I have been talking of the rule of law. If I am a governor, everybody will do his job. The traditional rulers are not politicians and they have very great task of disciplining politicians when they show fairness, unbiasedness. That is where their authority comes; the authority that is not coercive but is obedient. They have the most blessed authority from God. That authority is based on trust. The authority of government is the coercive action of government and the penal action of government. People obey the traditional rulers because their powers come from God; they are the representatives of God on earth. I don’t hear where God discriminate; where God says I don’t like this person and the reason is he has a bad nose so he is not my son, I will prefer this person who is handsome. If God does not discriminate against his children and the traditional rulers are representatives of God on earth, I don’t think they ought to go into partisan politics. If they do, they are damaging the society; themselves and the institution that they represent because they are trying to destroy the very fabric of the foundation of that culture because they are the custodians of cultural values of that particular community. When they abandon that to go into politics, then there is total anarchy; they are inviting anarchy because they are the ones that should call politicians from all political parties to order.

What is your vision for Benue State if eventually given the mandate?

I looked at the economy of countries all over the globe where they don’t have any mineral resources and I found that what they do is open their states to trading; to what is best and favourable to them. The primary responsibility of government is protection of lives and property, that is the formation of government. The current government structure came from Greece and the primary idea was the protection of lives and property; any other thing that the government is doing is secondary responsibility. To me as a governor, a sudden unexplained death of anybody living in the state should be my concern. When I say sudden unexplained death, I mean death not arising from natural cause, like is sickness, accident. But death from communal conflict, death from robbery, suicide, these are things that a governor should be concerned to know and any life lost should be the concern of government to know why it is lost so that steps will be taken to forestall future occurrence of that.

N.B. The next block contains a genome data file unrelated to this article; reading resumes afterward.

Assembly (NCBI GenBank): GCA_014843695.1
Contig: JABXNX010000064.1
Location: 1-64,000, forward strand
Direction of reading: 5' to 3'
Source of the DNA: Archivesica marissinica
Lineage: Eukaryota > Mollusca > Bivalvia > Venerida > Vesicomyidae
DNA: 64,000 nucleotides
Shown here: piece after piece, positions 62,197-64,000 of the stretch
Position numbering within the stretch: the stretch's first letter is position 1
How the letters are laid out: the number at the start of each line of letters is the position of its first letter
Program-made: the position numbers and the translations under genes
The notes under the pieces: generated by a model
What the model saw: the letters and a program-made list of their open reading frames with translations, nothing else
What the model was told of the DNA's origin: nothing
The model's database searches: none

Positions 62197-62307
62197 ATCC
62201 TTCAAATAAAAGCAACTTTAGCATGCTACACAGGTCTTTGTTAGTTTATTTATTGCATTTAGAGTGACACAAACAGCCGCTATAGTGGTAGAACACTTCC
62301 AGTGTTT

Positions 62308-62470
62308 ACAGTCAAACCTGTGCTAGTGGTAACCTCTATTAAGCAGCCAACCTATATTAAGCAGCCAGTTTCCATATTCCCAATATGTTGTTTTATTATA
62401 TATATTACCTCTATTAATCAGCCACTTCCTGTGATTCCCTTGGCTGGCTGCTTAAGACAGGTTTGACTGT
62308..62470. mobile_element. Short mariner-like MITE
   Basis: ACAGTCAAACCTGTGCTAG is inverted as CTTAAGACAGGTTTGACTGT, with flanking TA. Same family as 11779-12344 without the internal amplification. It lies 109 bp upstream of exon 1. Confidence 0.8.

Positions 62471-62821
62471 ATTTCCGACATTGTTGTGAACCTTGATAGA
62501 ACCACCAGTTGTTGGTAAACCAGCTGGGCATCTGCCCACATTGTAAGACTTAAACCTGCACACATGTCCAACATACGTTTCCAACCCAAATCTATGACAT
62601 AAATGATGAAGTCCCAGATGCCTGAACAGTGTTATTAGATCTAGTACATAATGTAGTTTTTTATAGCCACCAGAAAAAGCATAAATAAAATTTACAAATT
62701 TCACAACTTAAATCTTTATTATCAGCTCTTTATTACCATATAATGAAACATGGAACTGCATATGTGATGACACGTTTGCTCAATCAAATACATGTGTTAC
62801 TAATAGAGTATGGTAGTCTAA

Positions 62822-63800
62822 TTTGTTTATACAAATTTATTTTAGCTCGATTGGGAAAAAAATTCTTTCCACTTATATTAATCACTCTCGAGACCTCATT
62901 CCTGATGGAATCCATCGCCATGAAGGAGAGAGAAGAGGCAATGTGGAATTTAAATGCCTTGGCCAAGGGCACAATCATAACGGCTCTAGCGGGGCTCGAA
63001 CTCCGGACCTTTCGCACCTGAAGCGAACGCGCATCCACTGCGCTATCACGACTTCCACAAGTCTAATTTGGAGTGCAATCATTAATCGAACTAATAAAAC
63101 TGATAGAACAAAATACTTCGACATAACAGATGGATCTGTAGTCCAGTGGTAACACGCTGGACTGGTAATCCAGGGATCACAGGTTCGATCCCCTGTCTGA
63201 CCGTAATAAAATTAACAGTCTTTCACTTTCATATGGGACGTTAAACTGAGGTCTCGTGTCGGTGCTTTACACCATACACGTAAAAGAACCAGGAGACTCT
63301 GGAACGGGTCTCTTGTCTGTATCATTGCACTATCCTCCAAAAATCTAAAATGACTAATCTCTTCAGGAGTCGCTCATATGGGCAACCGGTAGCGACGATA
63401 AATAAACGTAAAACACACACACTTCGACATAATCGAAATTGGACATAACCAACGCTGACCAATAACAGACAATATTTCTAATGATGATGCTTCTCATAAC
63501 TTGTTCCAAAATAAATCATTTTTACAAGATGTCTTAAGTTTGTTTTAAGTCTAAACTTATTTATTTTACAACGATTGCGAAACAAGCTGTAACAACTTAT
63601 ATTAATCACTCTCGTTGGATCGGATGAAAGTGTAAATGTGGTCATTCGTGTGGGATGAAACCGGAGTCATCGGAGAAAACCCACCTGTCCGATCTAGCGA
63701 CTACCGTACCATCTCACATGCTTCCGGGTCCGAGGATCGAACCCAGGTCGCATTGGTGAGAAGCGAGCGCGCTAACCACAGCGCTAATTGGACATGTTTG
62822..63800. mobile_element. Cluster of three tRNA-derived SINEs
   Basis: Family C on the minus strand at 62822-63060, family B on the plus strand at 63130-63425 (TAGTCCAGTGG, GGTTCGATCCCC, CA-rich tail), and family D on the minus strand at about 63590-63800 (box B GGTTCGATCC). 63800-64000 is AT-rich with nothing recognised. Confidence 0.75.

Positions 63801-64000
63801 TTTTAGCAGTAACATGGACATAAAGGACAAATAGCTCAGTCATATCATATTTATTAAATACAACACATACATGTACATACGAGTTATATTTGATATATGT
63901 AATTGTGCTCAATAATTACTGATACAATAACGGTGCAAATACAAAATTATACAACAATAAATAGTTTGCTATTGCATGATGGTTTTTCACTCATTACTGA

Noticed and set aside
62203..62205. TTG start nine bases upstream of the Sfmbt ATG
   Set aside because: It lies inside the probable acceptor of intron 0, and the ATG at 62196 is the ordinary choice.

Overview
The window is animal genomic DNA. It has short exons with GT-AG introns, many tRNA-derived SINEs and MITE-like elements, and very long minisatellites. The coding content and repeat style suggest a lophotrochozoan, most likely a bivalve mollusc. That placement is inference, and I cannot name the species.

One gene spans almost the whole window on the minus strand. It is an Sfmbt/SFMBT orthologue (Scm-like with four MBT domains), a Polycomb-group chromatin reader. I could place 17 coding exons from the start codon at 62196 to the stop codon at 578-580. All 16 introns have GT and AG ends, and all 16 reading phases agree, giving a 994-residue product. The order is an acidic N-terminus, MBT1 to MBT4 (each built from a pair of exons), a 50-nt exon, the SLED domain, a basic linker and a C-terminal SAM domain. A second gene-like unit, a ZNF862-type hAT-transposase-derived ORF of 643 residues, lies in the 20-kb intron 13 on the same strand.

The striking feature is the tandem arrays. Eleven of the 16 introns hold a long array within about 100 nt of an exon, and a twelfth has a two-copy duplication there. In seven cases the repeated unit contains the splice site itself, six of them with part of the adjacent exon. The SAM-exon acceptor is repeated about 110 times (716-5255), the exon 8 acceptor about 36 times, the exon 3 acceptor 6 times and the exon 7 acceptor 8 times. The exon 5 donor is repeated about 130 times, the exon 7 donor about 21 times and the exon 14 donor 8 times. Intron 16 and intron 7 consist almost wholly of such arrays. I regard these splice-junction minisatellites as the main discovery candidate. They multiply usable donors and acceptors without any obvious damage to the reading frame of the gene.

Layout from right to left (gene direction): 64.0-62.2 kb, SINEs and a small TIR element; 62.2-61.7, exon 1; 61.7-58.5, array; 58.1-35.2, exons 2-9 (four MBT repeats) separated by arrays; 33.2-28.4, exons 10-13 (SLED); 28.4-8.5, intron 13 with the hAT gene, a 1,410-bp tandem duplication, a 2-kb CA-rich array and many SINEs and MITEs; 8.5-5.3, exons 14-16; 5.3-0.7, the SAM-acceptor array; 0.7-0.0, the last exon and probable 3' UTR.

The next thing is how are you going to do this? When I say protection of lives it looks vague. Already, this is where I say the role of the traditional institution is very key. Even though they do not have the coercive powers, they have powers of making people listen to them. They are next to the people at the grassroots.

Then there must be a functional local government system as part of the security team. Of course, the governor will be the chief security officer of the state but when you have twenty three assistant chief security officers staying at their domains, it is better. Having a functional local government system and tackling the issue of security headlong will be better. One of the key things is knowing the areas that are likely to cause security breach. You may be thinking it is the Fulani crisis and it may not, it may be the large volume of unemployed youths; people who cannot have a meal on their table a whole day. They are the most security risk so we must try to bring preventive measures; engage them in areas that are productive so that they will not become nuisance and become fuel for security breaches. Youths must be engaged in employment, massive infrastructure, when you have massive infrastructure development going on, youths get engaged. But above all, agriculture will be done in the way that it will absorb 50 per cent of these youths while the other per cent will go into trading and other things.

In specific terms, what would you do in the area of agriculture?

When I say my strategic direction is to jump start an economic revolution in Benue State, I am saying that because I have in mind that agriculture is the only thing that we can leverage on. I will do that in partnership with local and international organisation on mutual-beneficial interest. Let me give you a short example, if we capture Benue’s agricultural potentials, which require talented potential managers and entrepreneurs who can attract capital, apply their technical know-how and reap the economic benefit for the state. That is the manner in which we should look at agriculture in this state.

Agriculture has a Gross Domestic Product of 42 per cent for the country, employ 60 per cent of the country’s labour and if you come to Benue, agriculture seems to be employing 80 per cent of our labour, but we must also do something that will turn this agriculture that provide 80 per cent employment into wealth creation. For now, this 80 per cent is just there for subsistence living; doing agriculture just to feed themselves and live not doing agriculture for the purpose of creating wealth and that is where I said we can create an economic revolution. And I have gone back to the economic blue print of my uncle, Aku, on agriculture in the state.